No more burnout – a simple guide to successful and time-efficient lesson planning

  1. Gather everything you need (course book, teacher’s book, class register, timetable, etc.) and make a cup of tea.
  2. Look at the pages in the course book that you are going to be using. Then look at the corresponding teacher’s book pages. This is where you’ll find ideas for warmers and coolers, extra activities, tips and ideas, photocopiable worksheets … you don’t need to re-invent the wheel. An experienced materials writer has done the job for YOU.
  3. Think back to the last lesson when you start planning the next. If possible, do the planning immediately after the previous lesson. This ‘coherence will be appreciated by the students – even though some might not notice. Look at things like:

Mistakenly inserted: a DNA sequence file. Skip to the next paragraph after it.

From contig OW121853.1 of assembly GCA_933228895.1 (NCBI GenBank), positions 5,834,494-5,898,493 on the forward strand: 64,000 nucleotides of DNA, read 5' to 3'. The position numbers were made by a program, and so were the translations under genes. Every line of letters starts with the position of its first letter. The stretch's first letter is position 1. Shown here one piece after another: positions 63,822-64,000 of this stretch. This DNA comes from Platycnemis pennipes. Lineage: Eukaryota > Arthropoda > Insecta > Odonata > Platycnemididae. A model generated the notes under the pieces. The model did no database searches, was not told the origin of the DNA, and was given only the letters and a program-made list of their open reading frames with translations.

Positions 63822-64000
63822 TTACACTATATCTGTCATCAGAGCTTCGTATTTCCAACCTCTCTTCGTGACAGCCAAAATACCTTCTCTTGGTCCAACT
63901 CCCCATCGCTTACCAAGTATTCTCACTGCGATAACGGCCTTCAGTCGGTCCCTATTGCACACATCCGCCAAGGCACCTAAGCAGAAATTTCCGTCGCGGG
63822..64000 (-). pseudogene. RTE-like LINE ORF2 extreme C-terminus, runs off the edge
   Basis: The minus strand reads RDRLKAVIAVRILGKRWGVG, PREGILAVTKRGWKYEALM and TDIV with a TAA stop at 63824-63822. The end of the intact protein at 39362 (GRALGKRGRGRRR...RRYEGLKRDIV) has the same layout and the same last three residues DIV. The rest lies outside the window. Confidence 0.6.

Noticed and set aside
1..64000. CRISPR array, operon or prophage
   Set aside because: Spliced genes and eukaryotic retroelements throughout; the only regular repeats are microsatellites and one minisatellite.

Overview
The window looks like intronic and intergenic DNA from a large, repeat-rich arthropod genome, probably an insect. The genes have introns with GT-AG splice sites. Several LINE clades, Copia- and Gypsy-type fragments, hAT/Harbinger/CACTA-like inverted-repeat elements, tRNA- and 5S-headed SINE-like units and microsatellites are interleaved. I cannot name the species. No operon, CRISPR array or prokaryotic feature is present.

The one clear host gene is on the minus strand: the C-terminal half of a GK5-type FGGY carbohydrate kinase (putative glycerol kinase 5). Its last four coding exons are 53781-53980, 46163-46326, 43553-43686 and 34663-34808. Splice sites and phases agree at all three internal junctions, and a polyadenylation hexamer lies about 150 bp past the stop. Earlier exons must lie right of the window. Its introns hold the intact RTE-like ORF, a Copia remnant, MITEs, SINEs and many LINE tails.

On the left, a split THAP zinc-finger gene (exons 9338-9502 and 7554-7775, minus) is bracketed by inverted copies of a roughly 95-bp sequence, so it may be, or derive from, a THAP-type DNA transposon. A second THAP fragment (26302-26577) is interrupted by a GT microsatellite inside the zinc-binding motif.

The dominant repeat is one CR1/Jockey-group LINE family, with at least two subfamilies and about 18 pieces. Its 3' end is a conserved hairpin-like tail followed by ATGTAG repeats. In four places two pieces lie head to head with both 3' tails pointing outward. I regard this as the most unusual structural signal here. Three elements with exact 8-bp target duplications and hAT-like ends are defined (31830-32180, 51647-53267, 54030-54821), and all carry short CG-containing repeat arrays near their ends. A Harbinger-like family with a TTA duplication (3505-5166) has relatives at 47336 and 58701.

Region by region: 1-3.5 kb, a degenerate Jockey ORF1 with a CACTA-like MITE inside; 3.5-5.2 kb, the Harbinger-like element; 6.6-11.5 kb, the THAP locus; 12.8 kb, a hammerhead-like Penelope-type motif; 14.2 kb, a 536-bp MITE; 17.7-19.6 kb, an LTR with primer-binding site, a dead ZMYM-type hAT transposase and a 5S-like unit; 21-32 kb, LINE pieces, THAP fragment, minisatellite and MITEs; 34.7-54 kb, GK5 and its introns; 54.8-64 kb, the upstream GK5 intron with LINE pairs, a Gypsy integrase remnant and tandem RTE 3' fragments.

• Where did we get up to in the book?
  • Is there any marking to do?
  • Did they learn any new vocabulary? (To recycle at the beginning of the next lesson)

Finally, here’s an example of one of my lesson plans – and YES! I write my lesson plans on a post-it. If the plan doesn’t fit, then I’m being over ambitious, I’ll fail and feel bad.

Classic english stories in video

In Youtube you can find a lot of resources for the english class, normally songs and videos,  but also there are many english classic stories you can use in class to storytelling.

As some ideas to work with, you can read them aloud, explained first the pictures, make the students guess what is happening, making questions and answering students questions, playing roles, etc.

Here you have some of them I like very much:

 

 

 

 

Teaching for Success online conference

Teacher development

The British Council’s first online CPD conference for teachers and teacher educators. You can register for the conference by visitinghttp://teachingforsuccess.eventbrite.com